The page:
Year in and year out, people watching the Grammy Awards find themselves asking the same question: What is the difference between Record Of The Year and Song Of The Year? What makes this especially confusing is that different songs are usually nominated in each category; in the past five years, only 10 out of the 50 total songs nominated in each of these categories have made both categories (three of those, however, have ended up winning both prizes: “Need You Now” by Lady Antebellum, “Rehab” by Amy Winehouse and “Not Ready To Make Nice” by Dixie Chicks).
To answer the question we posed above, the Grammy for Record Of The Year is awarded to the artist and production team responsible for how the song sounds, while the Grammy for Song Of The Year is given to the songwriters responsible for the composition of the song (meaning: lyrics and melodic structure). With that in mind, here are a few likely candidates to be nominated in these two categories when the 2012 Grammy nominations are announced live on CBS at 10 p.m. ET/PT.
Adele, “Rolling In The Deep”
The smoky-voiced siren is the favorite to sweep this year’s major awards, and “Rolling In The Deep” has proven to be MASSIVE in terms of its sound and its popularity; it’s been sitting in the Billboard Hot 100 for 46 weeks and counting.
Bruno Mars, “Grenade”
Bruno was incredibly well-respected as a songwriter in music industry circles long before he became a solo performer; in the Grammys game, respect from one’s peers is equally important as commercial success.
Foster The People, “Pumped Up Kicks”
We don’t care if your 6-years-old or 60, everyone knows the whistling refrain of this song. It’s a crossover smash that won over Williamsburg hipsters and soccer moms, and the A&R folks at Columbia earned themselves a great deal of industry respect for the way they built and nurtured Mark Foster’s talent.
Kanye West, “All Of The Lights”
The centerpiece of My Beautiful Dark Twisted Fantasy is both an emotional and technical marvel, and features contributions from more superstar musicians than you can count on one hand (Rihanna, Elton John, Alicia Keys, Fergie, Bon Iver, etc.). If they all vote for this song, it’s sure to score a nom.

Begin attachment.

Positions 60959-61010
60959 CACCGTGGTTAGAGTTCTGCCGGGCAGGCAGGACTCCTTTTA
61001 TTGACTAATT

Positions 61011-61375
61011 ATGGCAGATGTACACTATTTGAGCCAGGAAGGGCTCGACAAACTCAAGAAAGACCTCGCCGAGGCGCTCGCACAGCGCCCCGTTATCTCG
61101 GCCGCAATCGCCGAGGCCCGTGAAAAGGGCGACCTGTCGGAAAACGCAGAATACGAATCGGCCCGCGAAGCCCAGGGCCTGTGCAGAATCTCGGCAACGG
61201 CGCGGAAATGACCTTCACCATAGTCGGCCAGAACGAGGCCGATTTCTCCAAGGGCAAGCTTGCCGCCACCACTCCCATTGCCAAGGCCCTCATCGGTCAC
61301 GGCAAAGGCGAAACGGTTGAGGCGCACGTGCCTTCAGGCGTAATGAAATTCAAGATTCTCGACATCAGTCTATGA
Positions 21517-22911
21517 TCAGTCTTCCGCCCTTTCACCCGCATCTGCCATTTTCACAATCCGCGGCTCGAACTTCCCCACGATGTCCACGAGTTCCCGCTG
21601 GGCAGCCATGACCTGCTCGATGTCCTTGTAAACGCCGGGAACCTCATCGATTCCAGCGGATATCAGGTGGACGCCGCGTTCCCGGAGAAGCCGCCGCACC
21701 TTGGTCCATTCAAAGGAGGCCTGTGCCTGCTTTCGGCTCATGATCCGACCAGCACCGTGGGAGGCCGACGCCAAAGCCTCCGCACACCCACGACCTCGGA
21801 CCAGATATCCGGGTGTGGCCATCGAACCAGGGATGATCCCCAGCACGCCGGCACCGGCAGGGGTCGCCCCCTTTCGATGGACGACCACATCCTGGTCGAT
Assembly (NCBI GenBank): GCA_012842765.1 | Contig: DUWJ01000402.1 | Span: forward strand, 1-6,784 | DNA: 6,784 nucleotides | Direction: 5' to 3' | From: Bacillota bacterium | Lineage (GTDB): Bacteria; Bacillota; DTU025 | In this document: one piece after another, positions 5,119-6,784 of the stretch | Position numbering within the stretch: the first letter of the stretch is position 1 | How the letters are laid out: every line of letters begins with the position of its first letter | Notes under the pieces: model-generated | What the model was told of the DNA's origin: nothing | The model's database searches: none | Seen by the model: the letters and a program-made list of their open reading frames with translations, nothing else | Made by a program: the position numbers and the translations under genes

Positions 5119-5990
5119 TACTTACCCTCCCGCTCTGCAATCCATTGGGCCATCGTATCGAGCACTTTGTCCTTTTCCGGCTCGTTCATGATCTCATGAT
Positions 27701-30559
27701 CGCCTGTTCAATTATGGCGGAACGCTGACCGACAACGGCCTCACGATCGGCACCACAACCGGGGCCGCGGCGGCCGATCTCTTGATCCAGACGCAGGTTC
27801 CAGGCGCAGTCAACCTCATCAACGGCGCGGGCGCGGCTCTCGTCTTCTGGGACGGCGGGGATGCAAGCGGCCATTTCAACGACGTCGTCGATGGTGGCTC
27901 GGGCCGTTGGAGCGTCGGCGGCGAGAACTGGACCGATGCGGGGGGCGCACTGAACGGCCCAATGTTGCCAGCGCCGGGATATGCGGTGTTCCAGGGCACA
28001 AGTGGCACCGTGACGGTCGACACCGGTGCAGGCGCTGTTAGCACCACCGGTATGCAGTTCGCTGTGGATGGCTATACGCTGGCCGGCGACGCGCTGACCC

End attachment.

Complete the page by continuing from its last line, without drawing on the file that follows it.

Katy Perry, “Firework”
Katy Perry’s Teenage Dream isn’t eligible for Album Of The Year, as it was released way back in August of 2010. However, this song struck a chord with millions, and its “It gets better” message is something that Academy members will almost certainly support during this anti-bullying age.
Lady Gaga, “You And I”
Gaga is a huge talent and could have a number of songs qualify for this award. We’re going with “You And I” here not only because it’s a great song, but because it’s the least “offensive” to the old fogey contigent of NARAS.
Taylor Swift, “Back To December”
Grammy voters love them some Taylor Swift, who also looks like a shoo-in for a Best Album nomination for her quintuple-platinum Speak Now.
The Band Perry, “If I Die Young”
There Nashville contingent always reps their own hard when Grammy time comes around, and this year is no exception. Lady Antebellum rode the crest of Nashville support last year, but this year it looks like it could be Best New Artist shoo-in The Band Perry’s turn.
Tony Bennett & Lady Gaga, “The Lady Is A Tramp”
Remember what we said above about all of the old people with Grammy votes? Well, Tony Bennett is a name they not only recognize, but also revere.